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HALL OF FAMETOP 100 REVIEWERVINE VOICEon 15 February 2015
This is the third Alex Rider book, following on from “Stormbreaker” and “Point Blanc,” and the two previous books are also available as graphic novels. This book sees Alex rider forced to go into hiding on Skeleton Key, an island near Cuba, where a Russian General called Sarov is hatching a plan to change the history of the world…

My son loves graphic novels and these books do remain faithful to the original storyline, plus the books have excellent artwork. Anything which encourages children to read is fantastic; so if your child is daunted by longer novels, then possibly graphic novels could be the way to get them interested in books. Of course, they should be enjoyed just for what they are – which is good and exciting reads, with lots of child appeal.
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on 23 July 2017
No, I'm afraid it didn't. I thought this was the second novel but it turned out to be a comic style book and it is a library book which clearly shouldn't be being sold.
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on 5 December 2017
very good
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on 18 April 2017
This book is awesome, I am so addicted to the series! (I am 12). The books aren't for any specific gender, and I recommend it for over 11. There is violence for e.g. Shooting, fighting etc. This book, Skeleton Key, is about a 14-year-old spy called Alex Rider. This time, he is sent to Skeleton Key, an island in Cuba to research possible nuclear bomb threats. However, this time he works with the CIA, the American intelligence service. When his fake parents (CIA agents) disappear whilst scuba diving to find the Devil's Chimney, Alex follows their path and soon finds more trouble than ever...
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on 22 October 2017
Another wonderful book in the Alex Rider series by Anthony Horowitz.
In this book Alex finds himself tackled by a Chinese gang which leads him to be shipped to 'safety'... into the hands of the CIA.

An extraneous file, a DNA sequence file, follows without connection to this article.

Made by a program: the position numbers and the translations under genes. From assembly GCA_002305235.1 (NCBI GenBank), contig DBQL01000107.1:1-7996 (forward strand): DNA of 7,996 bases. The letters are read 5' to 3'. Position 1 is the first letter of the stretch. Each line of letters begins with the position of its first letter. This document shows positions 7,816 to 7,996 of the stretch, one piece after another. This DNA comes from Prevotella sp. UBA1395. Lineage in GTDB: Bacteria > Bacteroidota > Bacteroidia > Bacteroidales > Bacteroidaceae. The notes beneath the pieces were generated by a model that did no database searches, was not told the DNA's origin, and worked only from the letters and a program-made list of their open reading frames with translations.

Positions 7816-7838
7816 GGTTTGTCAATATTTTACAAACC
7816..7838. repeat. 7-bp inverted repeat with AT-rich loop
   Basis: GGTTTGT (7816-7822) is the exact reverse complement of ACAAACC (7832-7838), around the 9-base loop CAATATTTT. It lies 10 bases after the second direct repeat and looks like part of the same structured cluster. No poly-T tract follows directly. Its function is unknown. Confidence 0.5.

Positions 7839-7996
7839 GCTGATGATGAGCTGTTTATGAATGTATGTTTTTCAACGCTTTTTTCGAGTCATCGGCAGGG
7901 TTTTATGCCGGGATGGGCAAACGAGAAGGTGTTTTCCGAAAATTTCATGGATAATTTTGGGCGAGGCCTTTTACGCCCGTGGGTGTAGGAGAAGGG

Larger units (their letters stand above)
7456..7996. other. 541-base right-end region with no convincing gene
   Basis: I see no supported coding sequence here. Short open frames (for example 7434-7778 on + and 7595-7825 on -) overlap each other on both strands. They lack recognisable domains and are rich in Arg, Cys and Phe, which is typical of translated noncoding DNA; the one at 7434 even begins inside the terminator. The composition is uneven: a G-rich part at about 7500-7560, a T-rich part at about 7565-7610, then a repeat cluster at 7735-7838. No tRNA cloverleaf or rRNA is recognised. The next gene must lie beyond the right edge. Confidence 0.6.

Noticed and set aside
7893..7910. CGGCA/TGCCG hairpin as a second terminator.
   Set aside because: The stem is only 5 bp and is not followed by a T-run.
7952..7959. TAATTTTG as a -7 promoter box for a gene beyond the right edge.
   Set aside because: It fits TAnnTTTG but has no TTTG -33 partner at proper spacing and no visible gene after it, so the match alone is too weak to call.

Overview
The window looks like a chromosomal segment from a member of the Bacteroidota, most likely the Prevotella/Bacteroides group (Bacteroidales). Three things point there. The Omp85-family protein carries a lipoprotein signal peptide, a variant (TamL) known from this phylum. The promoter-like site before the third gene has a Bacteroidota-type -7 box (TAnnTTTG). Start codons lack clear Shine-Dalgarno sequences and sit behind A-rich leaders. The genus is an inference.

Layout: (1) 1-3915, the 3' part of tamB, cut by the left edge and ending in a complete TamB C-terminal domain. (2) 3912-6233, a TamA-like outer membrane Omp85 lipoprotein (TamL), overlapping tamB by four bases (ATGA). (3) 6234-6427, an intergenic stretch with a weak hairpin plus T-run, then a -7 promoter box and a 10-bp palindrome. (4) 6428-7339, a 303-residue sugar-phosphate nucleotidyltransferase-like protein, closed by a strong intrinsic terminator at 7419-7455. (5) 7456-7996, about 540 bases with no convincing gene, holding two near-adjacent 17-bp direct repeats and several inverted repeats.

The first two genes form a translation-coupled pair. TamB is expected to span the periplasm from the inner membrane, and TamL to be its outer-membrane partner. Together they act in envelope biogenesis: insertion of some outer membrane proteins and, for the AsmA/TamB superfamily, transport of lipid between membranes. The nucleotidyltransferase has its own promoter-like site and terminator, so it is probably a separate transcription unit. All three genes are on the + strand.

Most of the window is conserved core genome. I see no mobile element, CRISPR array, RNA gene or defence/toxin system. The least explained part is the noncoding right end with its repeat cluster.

Posing as the son of a couple of American spies, Alex finds himself faced with a number of challenges, each more difficult and complicated than the last. Thanks to the wonderful Mr Smithers who provides fantastic gadgets, Alex is able to make a monumental achievement and save the world again... before he has to return to normal life at school.

An excellent read and a real page-turner!
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on 24 July 2002
I fully recommend Anthony Horowitz's new Alex Rider book, Skeleton Key. It is action-packed and reads just like watching an adventure film. This is a great sequel to 'Stormbreaker' and 'Point Blanc'. Anthony Horowitz makes me never want to put his books down because he is such a great author. This time, MI6 persuade Alex to find out who is trying to sabotage the Wimbledon tennis championships. Then a murderous Chinese triad gang try to kill him. He is forced to hide out at an island called Skeleton Key. General Sarov is an insane Russian who plans to change history with a nuclear bomb. Only Alex can stop him with some brilliantly disguised gadgets, such as a mobile phone that works underwater and has an aerial that shoots out a drugged needle when dialing '999'. Sarov's henchman, Conrad, doesn't making it easy for Alex. The teenage spy comes face to face with a great white shark, battles against a triad gang member on a jet ski, tries to blow up a classic motor yacht, and loads more... This is not as thrilling as the excellent 'Stormbreaker', but it is still one of the best books I've read.
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on 5 July 2017
Read it to the children (age 12 & 14) before bedtime. Enjoyed by children as well as Mum & Dad!
Slowly working through the series.
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on 28 September 2003
The third installment in the Alex Rider series looked set to be another star book - and it was. The third book incorporates some very good language and shows Alex has slightly matured but is still wanted as a spy. His skills are once again required and he has to save the day in this exciting spy adventure. Pick it up.
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on 20 November 2017
Great trade, trader and happy to do it again. Will be looking to buy from this trader\s again.
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on 27 August 2012
Book three in the Alex Rider series seems weaker than its predecessors. The plot sees Alex sent to America to help the CIA infiltrate a Caribbean island, but apart from a couple of action sequences feels bland and bitty.

The characters are generally forgettable and Rider hardly feels like a realistic teenager. There are hints that he is growing up in this book but they don't really fit well with the rest of the story, and his romance is portrayed in quite a ridiculous fashion.

I'm afraid this series has lost its way a little after a good start, and I'm not sure how much further I'm going to bother with it.
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